Thursday, November 23, 2006


Whether you're writing a report, letter or making a powerpoint presentation, to be successful you'll have to tune your message to the adressed target group.

The two most important issues to tackle are 'readability' and 'text-level'.

The Flesch-Kincaid Readability Test is a simple test to measure the readability and level of your text.

There are two simple test formulae:

Flesch-Kincaid Readability Test

Flesch Reading Ease Score

FRES = 206.835 – (1.015 x ASL) – (84.6 x ASW)

Flesch-Kincaid Grade Level

FKGL = (.39 x ASL) + (11.8 x ASW) – 15.59

ASL = average sentence length (number of words divided by the number of sentences)
ASW = average number of syllables per word (number of syllables divided by number of words)

Texts with a FRES-score of 90-100 are easily understandable by an average 5th grader and scores of 0-30 are best understood by college graduates.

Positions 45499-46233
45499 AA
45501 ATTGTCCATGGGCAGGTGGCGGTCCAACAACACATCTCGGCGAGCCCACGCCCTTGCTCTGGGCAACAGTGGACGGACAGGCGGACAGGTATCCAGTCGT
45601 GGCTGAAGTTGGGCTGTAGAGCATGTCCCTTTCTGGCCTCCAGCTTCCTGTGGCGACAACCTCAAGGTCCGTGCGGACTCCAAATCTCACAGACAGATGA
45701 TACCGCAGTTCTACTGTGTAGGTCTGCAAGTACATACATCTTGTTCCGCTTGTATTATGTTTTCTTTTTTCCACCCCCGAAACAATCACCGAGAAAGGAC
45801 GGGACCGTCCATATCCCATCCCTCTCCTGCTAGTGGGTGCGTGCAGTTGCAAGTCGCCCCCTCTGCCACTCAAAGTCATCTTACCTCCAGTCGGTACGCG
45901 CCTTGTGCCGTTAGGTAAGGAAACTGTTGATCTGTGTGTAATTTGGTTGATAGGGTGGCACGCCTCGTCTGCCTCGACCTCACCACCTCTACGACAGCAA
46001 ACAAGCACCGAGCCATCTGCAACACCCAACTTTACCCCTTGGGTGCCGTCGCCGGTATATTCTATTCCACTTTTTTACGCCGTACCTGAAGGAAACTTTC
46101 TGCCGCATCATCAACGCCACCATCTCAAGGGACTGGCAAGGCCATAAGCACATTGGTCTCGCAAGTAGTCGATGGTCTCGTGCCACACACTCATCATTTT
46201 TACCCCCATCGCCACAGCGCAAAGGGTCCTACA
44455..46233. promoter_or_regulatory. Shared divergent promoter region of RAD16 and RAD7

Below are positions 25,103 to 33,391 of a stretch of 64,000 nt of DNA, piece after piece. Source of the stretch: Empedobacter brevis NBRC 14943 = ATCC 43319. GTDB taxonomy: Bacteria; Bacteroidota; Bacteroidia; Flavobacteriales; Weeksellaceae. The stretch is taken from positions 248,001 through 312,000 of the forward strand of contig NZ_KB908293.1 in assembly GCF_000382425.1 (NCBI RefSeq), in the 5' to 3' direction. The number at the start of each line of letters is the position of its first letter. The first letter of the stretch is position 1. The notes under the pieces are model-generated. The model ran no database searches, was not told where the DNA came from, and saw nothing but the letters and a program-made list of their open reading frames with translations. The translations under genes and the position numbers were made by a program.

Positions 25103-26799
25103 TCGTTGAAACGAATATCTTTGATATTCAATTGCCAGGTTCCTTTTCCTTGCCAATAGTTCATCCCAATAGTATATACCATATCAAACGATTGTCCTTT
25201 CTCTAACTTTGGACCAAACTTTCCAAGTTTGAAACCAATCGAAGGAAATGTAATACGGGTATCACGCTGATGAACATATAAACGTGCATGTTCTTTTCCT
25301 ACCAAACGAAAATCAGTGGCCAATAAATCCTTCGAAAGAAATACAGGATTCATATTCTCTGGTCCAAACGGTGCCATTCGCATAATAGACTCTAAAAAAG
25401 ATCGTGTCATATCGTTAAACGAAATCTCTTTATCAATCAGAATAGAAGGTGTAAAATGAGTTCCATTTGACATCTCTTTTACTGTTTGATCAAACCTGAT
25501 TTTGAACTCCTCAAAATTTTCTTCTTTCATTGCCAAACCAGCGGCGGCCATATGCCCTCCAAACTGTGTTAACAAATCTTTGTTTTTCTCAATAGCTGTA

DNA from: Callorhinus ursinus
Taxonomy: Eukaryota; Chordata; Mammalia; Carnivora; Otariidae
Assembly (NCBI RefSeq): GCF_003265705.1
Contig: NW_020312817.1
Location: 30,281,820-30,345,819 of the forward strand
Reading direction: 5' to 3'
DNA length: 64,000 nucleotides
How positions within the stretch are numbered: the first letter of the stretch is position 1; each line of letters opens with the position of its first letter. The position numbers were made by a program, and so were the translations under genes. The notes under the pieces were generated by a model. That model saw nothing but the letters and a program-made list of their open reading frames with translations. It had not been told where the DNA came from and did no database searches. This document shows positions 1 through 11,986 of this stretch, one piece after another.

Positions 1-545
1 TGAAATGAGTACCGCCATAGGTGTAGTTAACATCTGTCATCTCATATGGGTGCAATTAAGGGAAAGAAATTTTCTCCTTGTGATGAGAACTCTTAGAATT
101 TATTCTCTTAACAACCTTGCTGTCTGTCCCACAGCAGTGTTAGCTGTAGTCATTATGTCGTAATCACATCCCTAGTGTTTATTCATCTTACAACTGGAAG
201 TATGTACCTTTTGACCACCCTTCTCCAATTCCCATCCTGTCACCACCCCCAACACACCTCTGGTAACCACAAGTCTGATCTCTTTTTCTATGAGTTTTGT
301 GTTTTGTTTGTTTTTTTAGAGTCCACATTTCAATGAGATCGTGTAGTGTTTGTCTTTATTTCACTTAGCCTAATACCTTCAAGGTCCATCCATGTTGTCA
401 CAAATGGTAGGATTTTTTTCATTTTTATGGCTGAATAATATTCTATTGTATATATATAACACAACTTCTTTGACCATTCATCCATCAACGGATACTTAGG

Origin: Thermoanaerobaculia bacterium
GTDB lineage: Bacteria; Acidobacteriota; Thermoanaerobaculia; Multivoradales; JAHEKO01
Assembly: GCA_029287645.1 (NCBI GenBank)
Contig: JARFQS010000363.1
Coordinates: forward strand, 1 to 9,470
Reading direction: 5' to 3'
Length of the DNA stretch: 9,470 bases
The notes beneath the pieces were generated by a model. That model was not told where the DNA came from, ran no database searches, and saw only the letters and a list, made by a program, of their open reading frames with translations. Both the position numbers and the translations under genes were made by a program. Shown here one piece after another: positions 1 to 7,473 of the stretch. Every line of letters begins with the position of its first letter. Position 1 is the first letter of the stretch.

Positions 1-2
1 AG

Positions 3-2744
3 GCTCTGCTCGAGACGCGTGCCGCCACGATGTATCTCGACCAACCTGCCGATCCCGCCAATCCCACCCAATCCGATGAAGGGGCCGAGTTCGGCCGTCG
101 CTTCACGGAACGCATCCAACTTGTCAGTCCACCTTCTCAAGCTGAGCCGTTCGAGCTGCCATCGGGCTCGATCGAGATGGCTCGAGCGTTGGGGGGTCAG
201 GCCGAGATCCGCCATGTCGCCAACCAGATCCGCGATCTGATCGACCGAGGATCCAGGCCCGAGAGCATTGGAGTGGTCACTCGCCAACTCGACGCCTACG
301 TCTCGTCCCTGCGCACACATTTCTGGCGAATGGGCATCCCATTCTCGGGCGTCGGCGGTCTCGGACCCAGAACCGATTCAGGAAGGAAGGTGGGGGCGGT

Some examples of readability index scores of magazines:
- Reader's Digest Magazine :FRES = 65
- Time magazine: FRES = 52
- Harvard Law Review: FRES = 30

The FRES-test has become a U.S. governmental standard. Many government agencies require documents or forms to meet specific readability levels. Most states require insurance forms to score 40-50 on the test.

It's easy to test your text online or even in a Microsoft Word-Document.

This text resulted in scores: FRES = 38 and FKGL = 11.

So remember: Checking readability helps, and will turn you into a better writer.

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